THE INVENTION OF THE AMERICAN VACATION
THE AUTOMOBILE 1914-1932
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Reinventing the American Dream

An afternoon outing

The automobile released America from the farms and cities.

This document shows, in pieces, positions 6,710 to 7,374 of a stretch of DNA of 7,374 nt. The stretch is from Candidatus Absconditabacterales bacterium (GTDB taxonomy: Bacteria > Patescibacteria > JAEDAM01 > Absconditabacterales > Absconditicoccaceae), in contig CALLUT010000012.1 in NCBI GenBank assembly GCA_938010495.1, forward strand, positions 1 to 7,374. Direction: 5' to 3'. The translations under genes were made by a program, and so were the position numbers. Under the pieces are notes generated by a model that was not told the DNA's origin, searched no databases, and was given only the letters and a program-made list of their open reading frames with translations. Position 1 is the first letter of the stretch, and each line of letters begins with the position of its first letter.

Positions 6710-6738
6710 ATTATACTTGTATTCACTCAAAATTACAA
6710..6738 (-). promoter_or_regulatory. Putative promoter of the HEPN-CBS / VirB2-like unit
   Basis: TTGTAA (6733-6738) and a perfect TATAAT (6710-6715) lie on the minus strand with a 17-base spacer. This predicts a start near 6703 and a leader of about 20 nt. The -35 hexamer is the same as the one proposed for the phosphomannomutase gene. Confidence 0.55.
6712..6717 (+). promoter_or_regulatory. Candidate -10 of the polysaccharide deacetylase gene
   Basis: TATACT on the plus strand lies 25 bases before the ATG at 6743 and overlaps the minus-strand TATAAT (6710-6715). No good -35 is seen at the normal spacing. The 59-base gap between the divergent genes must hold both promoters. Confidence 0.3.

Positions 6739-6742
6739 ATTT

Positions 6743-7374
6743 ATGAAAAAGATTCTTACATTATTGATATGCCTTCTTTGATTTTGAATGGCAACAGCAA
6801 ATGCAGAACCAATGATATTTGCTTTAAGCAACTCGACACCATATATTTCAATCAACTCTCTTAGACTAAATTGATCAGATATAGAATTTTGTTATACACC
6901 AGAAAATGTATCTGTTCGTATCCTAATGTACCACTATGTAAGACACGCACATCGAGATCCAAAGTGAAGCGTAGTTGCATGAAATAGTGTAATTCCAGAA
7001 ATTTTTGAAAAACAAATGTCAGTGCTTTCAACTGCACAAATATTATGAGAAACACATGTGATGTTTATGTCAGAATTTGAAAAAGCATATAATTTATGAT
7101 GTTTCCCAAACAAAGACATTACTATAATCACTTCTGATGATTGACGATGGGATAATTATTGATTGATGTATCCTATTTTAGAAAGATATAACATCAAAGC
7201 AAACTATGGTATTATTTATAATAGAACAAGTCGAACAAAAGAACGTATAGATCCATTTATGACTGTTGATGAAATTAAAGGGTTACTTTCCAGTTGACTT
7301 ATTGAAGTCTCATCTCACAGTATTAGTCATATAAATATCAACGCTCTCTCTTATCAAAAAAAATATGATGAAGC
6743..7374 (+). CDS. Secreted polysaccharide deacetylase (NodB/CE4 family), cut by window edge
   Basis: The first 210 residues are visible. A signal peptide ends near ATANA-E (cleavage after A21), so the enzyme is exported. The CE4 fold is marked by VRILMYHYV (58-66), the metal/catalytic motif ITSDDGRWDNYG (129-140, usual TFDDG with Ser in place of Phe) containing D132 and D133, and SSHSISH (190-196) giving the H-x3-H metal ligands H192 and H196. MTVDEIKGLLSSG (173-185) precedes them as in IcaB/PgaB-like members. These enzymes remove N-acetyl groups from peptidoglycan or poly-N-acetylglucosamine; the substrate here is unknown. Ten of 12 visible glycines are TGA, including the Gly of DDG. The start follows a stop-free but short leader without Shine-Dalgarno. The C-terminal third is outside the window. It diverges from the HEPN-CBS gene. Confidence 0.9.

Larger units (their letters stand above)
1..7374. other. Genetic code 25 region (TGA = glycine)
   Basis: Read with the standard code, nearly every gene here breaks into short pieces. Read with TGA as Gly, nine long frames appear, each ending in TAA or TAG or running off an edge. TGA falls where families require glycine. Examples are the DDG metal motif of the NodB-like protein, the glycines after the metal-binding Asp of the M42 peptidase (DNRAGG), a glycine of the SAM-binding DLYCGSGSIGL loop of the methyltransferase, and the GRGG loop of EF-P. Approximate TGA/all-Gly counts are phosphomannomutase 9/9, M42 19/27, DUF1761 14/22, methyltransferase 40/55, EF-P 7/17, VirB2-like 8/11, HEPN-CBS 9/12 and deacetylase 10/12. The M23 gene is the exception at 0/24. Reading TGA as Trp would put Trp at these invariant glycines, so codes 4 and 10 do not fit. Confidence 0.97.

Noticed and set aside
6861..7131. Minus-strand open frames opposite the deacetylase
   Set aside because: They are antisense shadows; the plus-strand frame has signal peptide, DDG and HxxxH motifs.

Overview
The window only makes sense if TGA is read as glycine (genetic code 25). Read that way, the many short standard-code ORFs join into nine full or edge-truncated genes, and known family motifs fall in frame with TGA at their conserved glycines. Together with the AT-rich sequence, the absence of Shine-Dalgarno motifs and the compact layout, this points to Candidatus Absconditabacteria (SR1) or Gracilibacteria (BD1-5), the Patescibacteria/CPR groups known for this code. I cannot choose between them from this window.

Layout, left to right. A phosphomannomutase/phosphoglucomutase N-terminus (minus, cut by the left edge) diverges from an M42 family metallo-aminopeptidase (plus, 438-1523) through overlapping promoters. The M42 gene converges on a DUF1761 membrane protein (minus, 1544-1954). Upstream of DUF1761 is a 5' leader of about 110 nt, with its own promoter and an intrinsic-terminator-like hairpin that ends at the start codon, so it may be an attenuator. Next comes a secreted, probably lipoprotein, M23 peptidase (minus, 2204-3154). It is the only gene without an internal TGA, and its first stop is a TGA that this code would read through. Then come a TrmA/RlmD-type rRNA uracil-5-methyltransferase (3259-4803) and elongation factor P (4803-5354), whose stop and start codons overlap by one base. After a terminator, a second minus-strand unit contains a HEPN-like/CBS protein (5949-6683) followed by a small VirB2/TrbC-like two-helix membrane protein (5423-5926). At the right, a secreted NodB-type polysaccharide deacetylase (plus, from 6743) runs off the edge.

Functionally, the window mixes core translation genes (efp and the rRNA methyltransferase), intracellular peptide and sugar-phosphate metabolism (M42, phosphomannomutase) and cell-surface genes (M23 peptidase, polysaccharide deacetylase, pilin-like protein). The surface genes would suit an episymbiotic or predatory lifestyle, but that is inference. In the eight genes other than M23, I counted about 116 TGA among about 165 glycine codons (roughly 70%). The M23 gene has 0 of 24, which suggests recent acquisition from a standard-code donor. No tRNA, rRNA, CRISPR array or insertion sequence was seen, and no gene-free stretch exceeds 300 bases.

In the middle and late nineteenth century, the American Dream consisted of factory or farm life for most Americans. The daily grind at the mill or in the fields was an everyday experience, for every day of the year. The late nineteenth century saw the beginning of leisure activities for more than the upper classes. Small theatres and small saloons became large institutions in the Gilded Age. The Chicago World's Fair of 1893 brought amusement to the nation. Vacationing would have been a trip to Europe for the upper classes and a steamboat or train ride for the upper-middle classes. The bounds of the rivers and tracks restricted destinations. When the automobile met the American commercial market in 1896 the idea of an individualized travel sparked the imagination of many Americans. The new found freedom that came with the automobile swept across class lines faster than municipalities could build the infrastructure to support it. Physical mobility echoed a paradigm of economic and social mobility portrayed in literature and politics


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